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Artificial gauge fields with ultracold neutral atoms



Ian B. Spielman, Victor Galitski, Gediminas Juzeliunas


Gauge fields are ubiquitous in nature. In the context of quantum electrodynamics, you may be familiar with the photon, that represents the dynamical gauge field mediating electromagnetic forces. In fact all elementary interactions are mediated by gauge fields. In material physics applied gauge fields in the form of laboratory magnetic fields are essential for realizing exotic quantum phenomena such as the quantum Hall effect. Furthermore in some strongly correlated systems, new dynamical gauge fields arise: yielding particles with exotic quantum statistics, known as anyons. This article tells the story of how to create artificial gauge fields – made on demand in the controlled laboratory setting – to realize both these naturally occurring phenomena, and new phenomena that occur nowhere else in nature.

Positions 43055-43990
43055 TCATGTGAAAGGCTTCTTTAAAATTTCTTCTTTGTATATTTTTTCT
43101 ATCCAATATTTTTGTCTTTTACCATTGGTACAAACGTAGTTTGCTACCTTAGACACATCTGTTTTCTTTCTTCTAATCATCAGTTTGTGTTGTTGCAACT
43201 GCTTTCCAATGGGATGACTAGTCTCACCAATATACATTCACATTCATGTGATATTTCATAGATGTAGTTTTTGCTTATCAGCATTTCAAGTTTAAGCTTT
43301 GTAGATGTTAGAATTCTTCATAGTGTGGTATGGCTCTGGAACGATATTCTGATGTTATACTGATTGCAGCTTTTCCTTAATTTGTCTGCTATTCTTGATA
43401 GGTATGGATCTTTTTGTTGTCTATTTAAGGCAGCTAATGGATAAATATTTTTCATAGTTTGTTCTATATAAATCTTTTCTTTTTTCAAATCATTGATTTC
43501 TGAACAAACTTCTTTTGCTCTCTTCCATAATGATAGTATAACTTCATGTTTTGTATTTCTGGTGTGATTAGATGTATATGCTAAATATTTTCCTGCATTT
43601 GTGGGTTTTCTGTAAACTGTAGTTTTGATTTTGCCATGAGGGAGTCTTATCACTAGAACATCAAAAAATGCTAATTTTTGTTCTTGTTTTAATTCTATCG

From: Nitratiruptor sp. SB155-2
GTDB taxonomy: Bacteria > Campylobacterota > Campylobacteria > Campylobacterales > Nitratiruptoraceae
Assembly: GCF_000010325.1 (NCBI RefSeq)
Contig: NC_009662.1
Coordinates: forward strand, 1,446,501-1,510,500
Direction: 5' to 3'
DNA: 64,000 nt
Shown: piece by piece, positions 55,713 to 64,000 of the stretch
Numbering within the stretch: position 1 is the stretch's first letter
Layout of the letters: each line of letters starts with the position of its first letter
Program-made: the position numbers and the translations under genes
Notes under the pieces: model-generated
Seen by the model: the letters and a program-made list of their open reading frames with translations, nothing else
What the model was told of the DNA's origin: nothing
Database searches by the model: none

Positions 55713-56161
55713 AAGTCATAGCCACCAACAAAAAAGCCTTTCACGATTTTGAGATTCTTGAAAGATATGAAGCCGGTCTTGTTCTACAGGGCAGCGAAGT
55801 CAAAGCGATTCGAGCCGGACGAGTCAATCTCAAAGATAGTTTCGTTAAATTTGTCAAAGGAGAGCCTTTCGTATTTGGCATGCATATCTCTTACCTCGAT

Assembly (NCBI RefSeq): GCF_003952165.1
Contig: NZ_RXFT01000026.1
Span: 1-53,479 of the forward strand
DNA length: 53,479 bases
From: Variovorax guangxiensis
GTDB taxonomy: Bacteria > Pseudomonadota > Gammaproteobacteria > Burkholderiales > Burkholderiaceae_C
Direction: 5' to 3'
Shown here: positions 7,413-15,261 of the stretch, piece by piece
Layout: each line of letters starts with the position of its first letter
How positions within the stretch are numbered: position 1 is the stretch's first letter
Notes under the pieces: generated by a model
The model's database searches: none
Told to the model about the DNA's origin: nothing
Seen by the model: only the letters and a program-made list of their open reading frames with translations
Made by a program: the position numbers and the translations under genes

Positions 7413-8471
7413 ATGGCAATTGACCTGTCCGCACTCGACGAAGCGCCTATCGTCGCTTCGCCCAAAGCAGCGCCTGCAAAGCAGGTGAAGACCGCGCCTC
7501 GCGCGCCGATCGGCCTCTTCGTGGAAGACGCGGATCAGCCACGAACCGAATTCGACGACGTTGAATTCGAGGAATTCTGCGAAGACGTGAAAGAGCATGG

Physics Today


Artificial gauge fields


Spielman, I. , Galitski, V. and Juzeliunas, G. (2019), Artificial gauge fields with ultracold neutral atoms, Physics Today, [online], (Accessed May 22, 2024)


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Created January 1, 2019, Updated March 1, 2021